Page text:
of the culprits’ identities but unwilling to press charges that might invite retribution, Knoedler replaced all the stolen items with funds donated from friends and family. She also received a few small grants designated for students doing community-based work from The Anita L. Stafford Office of Community Partnerships and Service Learning at Sarah Lawrence.

“I like to think that I am a pretty good problem solver. Once I set my mind to something, I rarely look back. Of course, the children were the motivating factor in getting this done,” Knoedler says.

“Everyone in the community has touched my life, especially the children, who have blossomed,” she emphasizes. “I honestly could not imagine my life without them. I have learned from them as much as they have learned from me, especially their strength and resilience in adverse conditions.”

Knoedler received the 2015 Raymond Seidelman Award for Political Advocacy, a $1,000 prize granted annually to a student who has done the most to advance the cause of economic and social justice. She used the grant to augment the library’s offerings, funding a cultural program, underwriting trips to museums and parks, and bringing visiting artists to the library.

For all her pluck and persistence, it’s unlikely Knoedler would have achieved her goal to build a library (much less two libraries) were it not for the financial support she received from the Sarah and Geoffrey Gund Endowed Presidential Scholarship Fund. “Without being awarded the Gund scholarship,” Knoedler says, “I would not have been able to continue my education at SLC. I am very grateful.”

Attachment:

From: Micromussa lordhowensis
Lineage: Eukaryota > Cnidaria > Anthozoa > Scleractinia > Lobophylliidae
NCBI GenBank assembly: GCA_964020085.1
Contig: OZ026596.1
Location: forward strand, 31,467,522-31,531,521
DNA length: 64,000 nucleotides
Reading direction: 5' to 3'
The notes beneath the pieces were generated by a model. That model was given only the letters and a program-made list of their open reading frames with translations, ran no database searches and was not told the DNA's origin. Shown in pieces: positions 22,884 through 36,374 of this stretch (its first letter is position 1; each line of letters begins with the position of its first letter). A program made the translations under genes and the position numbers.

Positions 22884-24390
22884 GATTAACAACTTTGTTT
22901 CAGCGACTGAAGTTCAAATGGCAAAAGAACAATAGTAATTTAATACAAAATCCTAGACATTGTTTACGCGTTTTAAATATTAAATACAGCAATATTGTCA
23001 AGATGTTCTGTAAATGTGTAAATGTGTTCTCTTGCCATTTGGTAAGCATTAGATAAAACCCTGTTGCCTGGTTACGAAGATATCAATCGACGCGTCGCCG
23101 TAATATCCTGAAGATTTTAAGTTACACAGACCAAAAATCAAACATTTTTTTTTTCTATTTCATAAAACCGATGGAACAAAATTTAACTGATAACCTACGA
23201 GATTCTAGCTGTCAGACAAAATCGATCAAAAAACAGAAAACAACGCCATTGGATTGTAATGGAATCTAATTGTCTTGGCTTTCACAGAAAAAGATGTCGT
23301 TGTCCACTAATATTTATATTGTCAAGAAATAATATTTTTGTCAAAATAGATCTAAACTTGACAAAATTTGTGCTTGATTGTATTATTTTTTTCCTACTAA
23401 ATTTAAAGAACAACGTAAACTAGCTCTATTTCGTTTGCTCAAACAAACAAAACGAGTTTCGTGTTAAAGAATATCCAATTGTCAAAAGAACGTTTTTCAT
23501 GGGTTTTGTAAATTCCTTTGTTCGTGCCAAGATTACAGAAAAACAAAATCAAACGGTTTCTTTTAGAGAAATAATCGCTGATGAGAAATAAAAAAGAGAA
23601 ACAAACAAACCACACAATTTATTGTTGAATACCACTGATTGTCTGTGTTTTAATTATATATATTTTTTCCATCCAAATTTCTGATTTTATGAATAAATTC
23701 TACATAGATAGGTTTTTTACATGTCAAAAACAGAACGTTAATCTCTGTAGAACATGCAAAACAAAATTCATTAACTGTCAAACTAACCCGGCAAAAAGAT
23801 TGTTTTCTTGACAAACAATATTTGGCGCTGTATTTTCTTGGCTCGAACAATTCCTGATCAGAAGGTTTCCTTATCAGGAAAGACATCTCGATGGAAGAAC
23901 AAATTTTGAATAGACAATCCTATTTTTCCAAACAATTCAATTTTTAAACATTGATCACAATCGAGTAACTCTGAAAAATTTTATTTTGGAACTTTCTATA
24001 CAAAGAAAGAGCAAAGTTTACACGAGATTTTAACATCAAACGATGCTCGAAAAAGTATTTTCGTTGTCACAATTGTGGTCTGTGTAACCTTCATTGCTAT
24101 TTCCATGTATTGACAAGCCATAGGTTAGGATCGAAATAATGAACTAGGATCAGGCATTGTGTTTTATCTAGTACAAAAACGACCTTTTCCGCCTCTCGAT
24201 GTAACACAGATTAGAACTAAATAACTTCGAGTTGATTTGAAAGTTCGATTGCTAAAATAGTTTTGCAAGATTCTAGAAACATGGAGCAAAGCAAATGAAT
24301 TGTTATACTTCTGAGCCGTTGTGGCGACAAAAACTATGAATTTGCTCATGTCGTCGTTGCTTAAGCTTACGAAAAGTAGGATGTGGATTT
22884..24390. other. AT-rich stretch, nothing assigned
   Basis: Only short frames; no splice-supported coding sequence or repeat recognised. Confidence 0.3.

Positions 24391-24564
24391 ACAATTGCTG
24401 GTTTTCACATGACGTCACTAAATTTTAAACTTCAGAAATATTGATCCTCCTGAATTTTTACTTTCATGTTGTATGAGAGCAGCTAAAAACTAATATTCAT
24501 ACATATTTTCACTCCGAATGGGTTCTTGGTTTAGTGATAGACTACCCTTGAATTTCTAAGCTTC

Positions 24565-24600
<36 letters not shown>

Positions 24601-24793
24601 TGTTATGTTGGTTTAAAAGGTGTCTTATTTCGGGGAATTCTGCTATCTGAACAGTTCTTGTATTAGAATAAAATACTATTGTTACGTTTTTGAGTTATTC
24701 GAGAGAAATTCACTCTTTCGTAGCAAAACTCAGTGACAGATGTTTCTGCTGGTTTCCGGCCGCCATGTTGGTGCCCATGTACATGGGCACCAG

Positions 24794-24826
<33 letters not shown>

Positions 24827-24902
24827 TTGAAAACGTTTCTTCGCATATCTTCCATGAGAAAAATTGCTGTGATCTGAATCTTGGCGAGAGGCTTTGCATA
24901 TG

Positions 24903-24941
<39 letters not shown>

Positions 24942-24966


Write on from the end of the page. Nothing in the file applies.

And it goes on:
Each year, the Gund Endowed Presidential Scholarship Fund underwrites the recruitment of two top-ranked students, and it provides the opportunity for an educational experience that encourages recipients to make a difference in the world. Established in 2012 by Trustee Sarah Gund '65 and her husband Geoffrey, the fund underscores the lasting impact that scholarships and other forms of financial aid have made on generations of Sarah Lawrence students.

"I believe deeply in a liberal arts education, and it has been a joy to be involved with this scholarship and satisfying to see students benefiting from it." Sarah Gund ’65

“As a way of learning, I benefited from this education,” Sarah Gund says. “I know that helping the College to maintain the kind of educational pedagogy for which it has been famous is an important goal. I believe deeply in a liberal arts education, and it has been a joy to be involved with this scholarship and satisfying to see students benefiting from it.”

Knoedler learned the value of service work at a young age. Inspired by her parents, Bernd and Linda, who met while volunteering at a homeless shelter in Harlem, she began her own volunteer work at a soup kitchen when she was seven years old. After graduating from Sarah Lawrence, she intends to join a nonprofit organization such as UNICEF or Save the Children. “Because I am concentrating in psychology,” says Knoedler, now the godmother of two girls from Sutiava, “I am interested in the socioeconomic and physical environments in which children live and develop. By working for a nonprofit, I can travel to other impoverished environments in order to observe and interact with children.”

Thanks to scholarship support from Sarah Lawrence, she already has an impressive track record.